Model diagnosis / comparison for survival models


#21

Not sure if others have experience with this, but I’ve been using the time-dependent Brier score, specifically a variation of it using a log loss. It’s summarized well in Graf et al, 1999. Has the limitation that it uses a point estimate of survival probability at a particular survival time, but perhaps you could summarize this over the posterior distribution to get a sense of calibration.

In this formulation, the censored survival times contribute to the score directly up until the time they are censored, and contribute indirectly after that by impacting the weights assigned to observed & non-observed events. It’s not ideal but unless you model the censoring distribution directly, it seems like the best one can do.

One concern I have when using predicted survival times is that the posterior distribution of this predicted value can be very wide (often too wide to be clinically useful!), so this measure may not be sensitive to problems with model fit.


#22

Thanks for the Brier score reference. For reference, I also list “Consistent Estimation of the Expected Brier Score in General Survival Models with Right-Censored Event Times” by Gerds et al. with the accompanied R package pec.

In survival analysis with censored data the mean squared error of prediction can be estimated by weighted averages of time-dependent residuals. Graf et al. (1999) suggested a robust weighting scheme based on the assumption that the censoring mechanism is independent of the covariates. We show consistency of the estimator. Furthermore, we show that a modified version of this estimator is consistent even when censoring and event times are only conditionally independent given the covariates. The modified estimators are derived on the basis of regression models for the censoring distribution. A simulation study and a real data example illustrate the results.

and

We emphasise that […] all these estimators are robust against misspecification of the survival model.

This is provides an estimator with weaker assumptions for consistency, however requires us to model the censoring time distribution.

If I understand correctly, the potential bias of the estimator now does not depend anymore on the survival model but on the model used for censoring, which is much better if you use the brier score to compare multiple survival models and when use the same underlying model for censoring times.


#23

Thanks Jacki. If I wanted to include this aspect into my model comparison, might a potential way to check for this aspect to work with posterior predictive checks (for the uncensored cases only) and (graphically) check for sharpness?

For two well calibrated models, the one with the narrower posterior intervals is preferable because its predictions are more tighter. The term introduced for this by Gneiting et al. (2007) is “sharpness.” In the limit, a perfect model would provide a delta function at the true answer with a vanishing posterior interval.


#24

Thanks @ermeel - this sharpness attribute sounds like a useful metric, among well-calibrated models. Particularly when the intended use case involves the predicted survival times.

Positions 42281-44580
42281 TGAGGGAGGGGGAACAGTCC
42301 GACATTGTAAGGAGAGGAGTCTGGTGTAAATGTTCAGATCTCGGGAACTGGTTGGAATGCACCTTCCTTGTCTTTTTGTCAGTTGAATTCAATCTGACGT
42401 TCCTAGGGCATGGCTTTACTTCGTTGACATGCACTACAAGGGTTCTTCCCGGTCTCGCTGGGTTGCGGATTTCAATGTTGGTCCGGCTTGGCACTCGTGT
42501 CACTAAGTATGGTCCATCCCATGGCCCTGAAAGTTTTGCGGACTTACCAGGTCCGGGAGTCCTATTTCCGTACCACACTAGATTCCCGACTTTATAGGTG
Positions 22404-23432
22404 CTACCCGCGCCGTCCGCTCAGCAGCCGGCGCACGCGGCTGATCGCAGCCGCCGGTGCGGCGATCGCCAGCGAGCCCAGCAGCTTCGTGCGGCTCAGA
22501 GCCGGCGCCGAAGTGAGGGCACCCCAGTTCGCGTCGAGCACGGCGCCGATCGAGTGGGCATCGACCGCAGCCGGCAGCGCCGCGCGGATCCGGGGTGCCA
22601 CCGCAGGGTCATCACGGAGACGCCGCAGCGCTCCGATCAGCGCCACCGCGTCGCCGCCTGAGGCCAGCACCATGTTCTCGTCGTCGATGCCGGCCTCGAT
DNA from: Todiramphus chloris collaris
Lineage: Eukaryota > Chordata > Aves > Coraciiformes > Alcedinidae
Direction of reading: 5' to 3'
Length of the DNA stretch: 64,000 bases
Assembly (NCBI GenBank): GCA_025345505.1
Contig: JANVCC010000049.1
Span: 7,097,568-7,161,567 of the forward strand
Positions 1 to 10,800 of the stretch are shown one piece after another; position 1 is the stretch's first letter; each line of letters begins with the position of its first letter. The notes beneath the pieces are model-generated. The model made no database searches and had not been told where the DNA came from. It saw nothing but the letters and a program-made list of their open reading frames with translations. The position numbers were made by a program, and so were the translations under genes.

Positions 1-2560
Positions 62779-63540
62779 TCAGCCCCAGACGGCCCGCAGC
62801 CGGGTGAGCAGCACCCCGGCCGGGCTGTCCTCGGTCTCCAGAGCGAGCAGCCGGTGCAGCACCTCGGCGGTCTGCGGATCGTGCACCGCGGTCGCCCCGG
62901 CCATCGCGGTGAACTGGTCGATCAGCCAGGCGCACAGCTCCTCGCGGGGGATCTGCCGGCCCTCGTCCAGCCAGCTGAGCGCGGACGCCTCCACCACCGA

#25

Hi Aki, @avehtari,

Model for censored times is equivalent to binary classification and you can use the usual calibration plot for the probabilities.

I know it’s a while ago (we even spoke briefly at StanCon), but could you elaborate more on this?

Or did you have the above brier score in mind?

Can you post Stan code?

Here is some Stan code (simplest version I could think of):

data {
    int<lower=0> N_uncensored;                                      
    int<lower=0> N_censored;                                        
    int<lower=1> NC;                                                
    matrix[N_censored,NC] X_censored;                               
    matrix[N_uncensored,NC] X_uncensored;                           
    vector<lower=0>[N_censored] times_censored;                          
    vector<lower=0>[N_uncensored] times_uncensored;
}
parameters {
    vector[NC] betas;                                     
    real intercept;                                 
}
model {
    betas ~ normal(0,2);                                                            
    intercept   ~ normal(-5,2);                                                     
    target += exponential_lpdf(times_uncensored | exp(intercept+X_uncensored*betas)); 
    target += exponential_lccdf(times_censored  | exp(intercept+X_censored*betas));
}
generated quantities {
    vector[N_uncensored] times_uncensored_sampled;
    {
        real tmp;
        real max_time;
        real max_time_censored;
        max_time = max(times_uncensored);
        max_time_censored = max(times_censored);
        if(max_time_censored > max_time) max_time = max_time_censored;
        
        for(i in 1:N_uncensored) {
            tmp= max_time + 1; 
            while(tmp > max_time) {
                tmp = exponential_rng(exp(intercept+X_uncensored[i,]*betas));
            }
            times_uncensored_sampled[i] = tmp;
        }
    }
}

#26

I think what I had in my mind would work only for censored at random. Then the distribution of CCDF’s should be uniform. But if the censoring is not random then the censoring process should be modelled, too.